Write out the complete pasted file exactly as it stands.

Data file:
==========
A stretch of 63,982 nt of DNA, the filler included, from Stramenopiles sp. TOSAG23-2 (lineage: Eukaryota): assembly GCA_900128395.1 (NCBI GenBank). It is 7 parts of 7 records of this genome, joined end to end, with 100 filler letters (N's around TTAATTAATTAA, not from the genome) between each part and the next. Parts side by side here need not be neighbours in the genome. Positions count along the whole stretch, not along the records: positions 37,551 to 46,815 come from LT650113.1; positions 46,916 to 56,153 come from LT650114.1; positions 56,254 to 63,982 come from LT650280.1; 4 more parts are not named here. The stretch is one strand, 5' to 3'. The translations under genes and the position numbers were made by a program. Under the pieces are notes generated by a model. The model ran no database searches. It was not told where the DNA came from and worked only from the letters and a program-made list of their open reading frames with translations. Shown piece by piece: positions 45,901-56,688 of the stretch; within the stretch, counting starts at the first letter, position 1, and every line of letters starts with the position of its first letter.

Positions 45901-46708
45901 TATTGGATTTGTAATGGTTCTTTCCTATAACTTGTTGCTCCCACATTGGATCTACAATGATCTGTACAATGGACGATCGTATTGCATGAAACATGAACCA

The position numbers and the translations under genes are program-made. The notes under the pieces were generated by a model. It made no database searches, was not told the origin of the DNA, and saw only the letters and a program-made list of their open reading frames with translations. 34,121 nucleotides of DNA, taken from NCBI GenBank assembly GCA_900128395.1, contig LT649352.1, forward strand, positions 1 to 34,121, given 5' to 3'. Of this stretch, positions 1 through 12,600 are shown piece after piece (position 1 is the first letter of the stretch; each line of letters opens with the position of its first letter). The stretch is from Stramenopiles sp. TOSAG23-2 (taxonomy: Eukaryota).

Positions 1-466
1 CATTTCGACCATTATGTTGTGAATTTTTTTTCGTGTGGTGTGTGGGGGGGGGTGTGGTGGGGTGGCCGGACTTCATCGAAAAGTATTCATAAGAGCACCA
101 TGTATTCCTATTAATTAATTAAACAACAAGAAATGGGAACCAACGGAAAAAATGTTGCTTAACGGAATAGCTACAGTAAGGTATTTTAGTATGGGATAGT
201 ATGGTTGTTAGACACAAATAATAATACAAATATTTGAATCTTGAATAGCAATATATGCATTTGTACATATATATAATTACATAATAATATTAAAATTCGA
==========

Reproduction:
A stretch of 63,982 nt of DNA, the filler included, from Stramenopiles sp. TOSAG23-2 (lineage: Eukaryota): assembly GCA_900128395.1 (NCBI GenBank). It is 7 parts of 7 records of this genome, joined end to end, with 100 filler letters (N's around TTAATTAATTAA, not from the genome) between each part and the next. Parts side by side here need not be neighbours in the genome. Positions count along the whole stretch, not along the records: positions 37,551 to 46,815 come from LT650113.1; positions 46,916 to 56,153 come from LT650114.1; positions 56,254 to 63,982 come from LT650280.1; 4 more parts are not named here. The stretch is one strand, 5' to 3'. The translations under genes and the position numbers were made by a program. Under the pieces are notes generated by a model. The model ran no database searches. It was not told where the DNA came from and worked only from the letters and a program-made list of their open reading frames with translations. Shown piece by piece: positions 45,901-56,688 of the stretch; within the stretch, counting starts at the first letter, position 1, and every line of letters starts with the position of its first letter.

Positions 45901-46708
45901 TATTGGATTTGTAATGGTTCTTTCCTATAACTTGTTGCTCCCACATTGGATCTACAATGATCTGTACAATGGACGATCGTATTGCATGAAACATGAACCA

The position numbers and the translations under genes are program-made. The notes under the pieces were generated by a model. It made no database searches, was not told the origin of the DNA, and saw only the letters and a program-made list of their open reading frames with translations. 34,121 nucleotides of DNA, taken from NCBI GenBank assembly GCA_900128395.1, contig LT649352.1, forward strand, positions 1 to 34,121, given 5' to 3'. Of this stretch, positions 1 through 12,600 are shown piece after piece (position 1 is the first letter of the stretch; each line of letters opens with the position of its first letter). The stretch is from Stramenopiles sp. TOSAG23-2 (taxonomy: Eukaryota).

Positions 1-466
1 CATTTCGACCATTATGTTGTGAATTTTTTTTCGTGTGGTGTGTGGGGGGGGGTGTGGTGGGGTGGCCGGACTTCATCGAAAAGTATTCATAAGAGCACCA
101 TGTATTCCTATTAATTAATTAAACAACAAGAAATGGGAACCAACGGAAAAAATGTTGCTTAACGGAATAGCTACAGTAAGGTATTTTAGTATGGGATAGT
201 ATGGTTGTTAGACACAAATAATAATACAAATATTTGAATCTTGAATAGCAATATATGCATTTGTACATATATATAATTACATAATAATATTAAAATTCGA